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2020 - LE.MO.N.


school education


Project period: November 2021 – October 2023
Target group: Teenagers (14-17 years old)
Coordinator: Pistes Solidaires (France)
Partners of the project: LARPS –Lycée Agricole et Rural Privé de Soule (France), INDEPCIE (Spain), Colegio Séneca S.C.A. (Spain), DRPDNM (Slovenia), GRM Novo mesto (Slovenia), PAYDAS (Turkey)



The context
In recent decades, an idea has emerged that environmental problems are not only problems of nature, but above all human problems.
The environmental crisis has a social dimension which tends to be widely recognised and which affects all areas: health, the economy, food, demography, etc.
This situation led the UNESCO World Conference on Environmental Education and Training to define environmental education as “A lifelong learning process in which individuals acquire an awareness of their environment, as well as the knowledge, values, skills, experience and determination to act, individually and collectively, to solve present and future environmental problems”.


In 1995, Howard Gardner completed the list of seven domains in his theory of multiple intelligences (1983) by adding an eighth: ecological intelligence.
Ecological intelligence is defined as the ability to perceive relationships between species, groups of objects and people, identifying differences or similarities between them.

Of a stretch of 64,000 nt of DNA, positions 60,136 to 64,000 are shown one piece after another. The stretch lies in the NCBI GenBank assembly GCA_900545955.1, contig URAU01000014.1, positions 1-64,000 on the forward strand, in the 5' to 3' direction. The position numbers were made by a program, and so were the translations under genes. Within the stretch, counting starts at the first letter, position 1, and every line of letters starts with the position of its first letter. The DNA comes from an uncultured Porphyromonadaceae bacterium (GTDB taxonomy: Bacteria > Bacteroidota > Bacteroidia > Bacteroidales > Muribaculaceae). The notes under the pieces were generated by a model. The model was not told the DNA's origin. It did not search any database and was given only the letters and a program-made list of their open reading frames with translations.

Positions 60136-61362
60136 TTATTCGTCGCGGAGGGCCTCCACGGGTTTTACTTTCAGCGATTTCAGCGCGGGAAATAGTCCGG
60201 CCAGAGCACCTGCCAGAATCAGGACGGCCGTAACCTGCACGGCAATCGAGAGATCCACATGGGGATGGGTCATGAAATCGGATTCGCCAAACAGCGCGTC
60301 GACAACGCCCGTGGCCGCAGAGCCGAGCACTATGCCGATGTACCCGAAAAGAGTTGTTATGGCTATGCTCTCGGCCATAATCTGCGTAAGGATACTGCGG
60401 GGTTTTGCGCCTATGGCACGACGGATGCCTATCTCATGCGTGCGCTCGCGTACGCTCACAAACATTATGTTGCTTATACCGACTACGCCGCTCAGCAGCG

“Ecological intelligence” by Daniel Goleman, 2009
In 2009, the American psychologist Daniel Goleman (who had previously defined and disseminated the term emotional intelligence) took up the concept of ecological intelligence.
He defines it as “the ability to live with as little ecological impact as possible”, adding that it is in fact “a necessary adaptation to an environment that is damaged by our own inability to make this leap of consciousness”.
In this latest book, he looks at how we can become more intelligent about the ecological impacts of our lifestyle – and how ecological intelligence, combined with market transparency, can create a mechanism for positive change.


The objectives
The Themis project (named after the Greek goddess, who embodied the law of nature and justice) aims to develop, promote and disseminate ecological intelligence among adolescents. It targets secondary school students (14-17 years old) and their teachers.

Themis aims to :
– to understand the impact of our actions on the environment ;
– to achieve a change of attitude,
– to acquire and develop social values and a deep appreciation of the environment.

The project aims to contribute to the promotion of active participation in the protection and enhancement of the environment.


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